By Adrian Murillo, PJALS Steering Committee


I moved to Spokane a year ago. When I first learned of the city’s “sanctuary” ordinance as it now stands, I thought to myself: I’ve landed in a city with a social conscience. I can do good work here. This tells me Spokane is for all.

Good progressive policy direction starts with our common ground, humanity’s shared needs and vulnerabilities. 99% of us populate this common ground struggling to survive, hopefully among hospitable people and neighbors.

But some people reject this common ground, swept away by reactionary and racist political currents. They insist true security requires social conditions of rampant suspicion and paranoia about the changing face of things.

The anti-immigrant group Respect Washington wants police and city employees to embody and implement their racism and vigilant cynicism, create a climate of fear and uncertainty. What’s next? The enforced display of armbands designating status?

But local law enforcement cannot solve a situation which is—in scope and scale—a complex, geopolitical issue.

As Hannah Arendt noted in The Origins of Totalitarianism: “The Rights of Man had been defined as inalienable because they were supposed to be independent of all governments.

There can be no social justice without communities of social conscience guiding policy direction towards the protection of the politically and economically vulnerable.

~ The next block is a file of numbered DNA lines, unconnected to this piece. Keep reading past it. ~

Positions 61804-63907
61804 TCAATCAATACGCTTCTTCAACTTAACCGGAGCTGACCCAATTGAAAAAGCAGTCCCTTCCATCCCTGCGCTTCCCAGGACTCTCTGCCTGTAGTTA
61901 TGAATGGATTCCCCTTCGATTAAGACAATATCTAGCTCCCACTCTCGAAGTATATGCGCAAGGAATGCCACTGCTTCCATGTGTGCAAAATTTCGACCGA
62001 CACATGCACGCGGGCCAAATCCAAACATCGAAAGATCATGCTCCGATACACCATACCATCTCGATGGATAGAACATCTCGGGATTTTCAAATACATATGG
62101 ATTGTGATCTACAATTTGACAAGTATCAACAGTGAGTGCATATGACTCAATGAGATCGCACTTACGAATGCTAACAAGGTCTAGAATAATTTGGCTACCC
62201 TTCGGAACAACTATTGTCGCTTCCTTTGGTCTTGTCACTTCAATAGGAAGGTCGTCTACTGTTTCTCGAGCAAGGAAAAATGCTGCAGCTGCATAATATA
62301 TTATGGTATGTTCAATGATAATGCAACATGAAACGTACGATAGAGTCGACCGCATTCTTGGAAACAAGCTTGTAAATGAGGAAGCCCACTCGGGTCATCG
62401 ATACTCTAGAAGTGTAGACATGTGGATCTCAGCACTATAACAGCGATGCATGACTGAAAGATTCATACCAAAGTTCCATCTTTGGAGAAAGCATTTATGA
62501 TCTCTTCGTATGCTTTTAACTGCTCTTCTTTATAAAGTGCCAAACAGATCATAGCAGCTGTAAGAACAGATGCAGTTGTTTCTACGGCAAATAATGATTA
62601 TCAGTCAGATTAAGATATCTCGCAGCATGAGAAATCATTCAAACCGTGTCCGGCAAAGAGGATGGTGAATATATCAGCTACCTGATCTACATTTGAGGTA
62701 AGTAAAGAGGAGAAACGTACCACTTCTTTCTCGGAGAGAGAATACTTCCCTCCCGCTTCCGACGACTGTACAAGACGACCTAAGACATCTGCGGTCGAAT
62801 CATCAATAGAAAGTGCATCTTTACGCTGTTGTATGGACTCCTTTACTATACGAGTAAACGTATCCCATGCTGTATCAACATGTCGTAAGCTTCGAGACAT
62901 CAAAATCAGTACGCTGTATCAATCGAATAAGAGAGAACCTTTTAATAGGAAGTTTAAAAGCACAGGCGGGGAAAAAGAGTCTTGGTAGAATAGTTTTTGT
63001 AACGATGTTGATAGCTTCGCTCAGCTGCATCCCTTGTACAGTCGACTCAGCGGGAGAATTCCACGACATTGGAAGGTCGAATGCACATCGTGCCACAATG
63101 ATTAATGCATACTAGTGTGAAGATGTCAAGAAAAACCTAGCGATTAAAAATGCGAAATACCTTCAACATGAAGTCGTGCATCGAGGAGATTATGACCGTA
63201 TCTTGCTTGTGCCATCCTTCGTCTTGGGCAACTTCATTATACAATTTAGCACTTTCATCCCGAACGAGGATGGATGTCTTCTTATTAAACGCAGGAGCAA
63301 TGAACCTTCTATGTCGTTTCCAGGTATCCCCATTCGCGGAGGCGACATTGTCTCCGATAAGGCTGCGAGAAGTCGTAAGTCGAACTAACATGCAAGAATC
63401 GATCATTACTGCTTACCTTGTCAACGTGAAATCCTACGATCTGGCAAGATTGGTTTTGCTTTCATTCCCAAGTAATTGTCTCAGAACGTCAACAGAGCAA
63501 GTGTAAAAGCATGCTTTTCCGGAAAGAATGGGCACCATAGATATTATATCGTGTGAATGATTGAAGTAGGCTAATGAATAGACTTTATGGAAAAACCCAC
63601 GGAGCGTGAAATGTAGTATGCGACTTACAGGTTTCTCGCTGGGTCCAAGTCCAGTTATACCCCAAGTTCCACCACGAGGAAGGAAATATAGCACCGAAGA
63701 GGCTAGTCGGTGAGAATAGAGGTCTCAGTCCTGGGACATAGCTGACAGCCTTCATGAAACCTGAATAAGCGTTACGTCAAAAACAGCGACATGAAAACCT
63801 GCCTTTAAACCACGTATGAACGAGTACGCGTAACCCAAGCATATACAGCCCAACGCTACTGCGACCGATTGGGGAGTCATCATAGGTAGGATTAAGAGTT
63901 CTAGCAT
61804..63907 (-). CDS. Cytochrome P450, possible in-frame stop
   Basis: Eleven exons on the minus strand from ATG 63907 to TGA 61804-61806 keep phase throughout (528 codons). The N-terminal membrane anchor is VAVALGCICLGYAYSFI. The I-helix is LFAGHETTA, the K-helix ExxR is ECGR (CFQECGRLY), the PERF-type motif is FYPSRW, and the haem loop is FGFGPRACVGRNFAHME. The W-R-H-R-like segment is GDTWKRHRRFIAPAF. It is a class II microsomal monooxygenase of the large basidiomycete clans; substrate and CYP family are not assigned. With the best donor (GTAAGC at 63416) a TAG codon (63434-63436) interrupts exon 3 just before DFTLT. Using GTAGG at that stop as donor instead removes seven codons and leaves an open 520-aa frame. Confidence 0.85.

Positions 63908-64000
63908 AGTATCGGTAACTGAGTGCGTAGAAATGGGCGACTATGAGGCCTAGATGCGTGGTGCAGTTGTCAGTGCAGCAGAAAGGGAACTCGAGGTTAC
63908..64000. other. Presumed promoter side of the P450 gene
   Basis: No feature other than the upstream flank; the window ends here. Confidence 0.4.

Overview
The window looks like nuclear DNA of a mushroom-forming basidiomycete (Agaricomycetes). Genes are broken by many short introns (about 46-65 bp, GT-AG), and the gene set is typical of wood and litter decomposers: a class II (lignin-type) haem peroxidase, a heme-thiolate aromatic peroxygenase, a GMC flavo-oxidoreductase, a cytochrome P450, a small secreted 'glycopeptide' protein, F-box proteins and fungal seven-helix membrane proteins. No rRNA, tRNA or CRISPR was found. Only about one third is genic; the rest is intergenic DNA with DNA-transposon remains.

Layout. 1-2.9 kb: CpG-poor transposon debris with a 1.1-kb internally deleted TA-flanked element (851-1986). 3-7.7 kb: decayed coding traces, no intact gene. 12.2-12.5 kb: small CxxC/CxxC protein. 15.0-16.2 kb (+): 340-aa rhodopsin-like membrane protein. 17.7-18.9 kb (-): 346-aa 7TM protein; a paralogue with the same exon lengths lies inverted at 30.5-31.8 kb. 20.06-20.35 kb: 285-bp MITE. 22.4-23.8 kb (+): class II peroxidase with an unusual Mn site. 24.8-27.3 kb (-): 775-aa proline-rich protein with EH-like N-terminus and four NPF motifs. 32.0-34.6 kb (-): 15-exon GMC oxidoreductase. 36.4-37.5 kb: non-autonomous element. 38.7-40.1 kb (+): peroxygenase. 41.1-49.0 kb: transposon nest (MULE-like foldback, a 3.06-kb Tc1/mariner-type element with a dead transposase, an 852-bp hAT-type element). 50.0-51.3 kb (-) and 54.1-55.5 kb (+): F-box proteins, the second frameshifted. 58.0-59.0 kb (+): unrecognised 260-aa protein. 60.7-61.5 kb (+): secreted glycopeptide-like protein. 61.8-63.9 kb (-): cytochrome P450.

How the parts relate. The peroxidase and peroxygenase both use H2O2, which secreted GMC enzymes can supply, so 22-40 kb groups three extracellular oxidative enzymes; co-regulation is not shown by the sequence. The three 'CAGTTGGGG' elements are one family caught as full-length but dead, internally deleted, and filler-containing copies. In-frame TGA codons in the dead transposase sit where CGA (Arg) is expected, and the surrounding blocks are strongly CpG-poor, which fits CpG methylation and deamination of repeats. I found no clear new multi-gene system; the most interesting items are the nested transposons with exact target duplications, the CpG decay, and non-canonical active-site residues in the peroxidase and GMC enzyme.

Nationally and locally, social conscience is spawning a greater awakening, gaining momentum, steadily climbing that moral arc towards justice for all.

No human being is illegal just as no baby is born illegitimate anymore; that way of thinking and talking has no moral standing in this changing world. There are documented and undocumented people and no one has the credible authority to burden and threaten the undocumented with negative, slanderous judgment, criminal stereotyping or racial profiling.

Protecting the victims of civil wars and drug wars, official corruption, the ravages of poverty and ecological ruin is nothing to be ashamed of. The message we must keep on sending is that we refuse to be the misers of love like the xenophobes among us.

I hope PJALS members and allies deepen their commitment to supporting and organizing Latinos in this area because despite the fact there are many kinds of immigrants in this area, it is Latinos and Mexicans in particular who get singled out by one local city council member and many right-wing demagogues like that pendejo Trump.

It is long past time to recognize and accept Mexico is family, connected by blood and history, and deserves to be seen as a primary relationship of the U.S.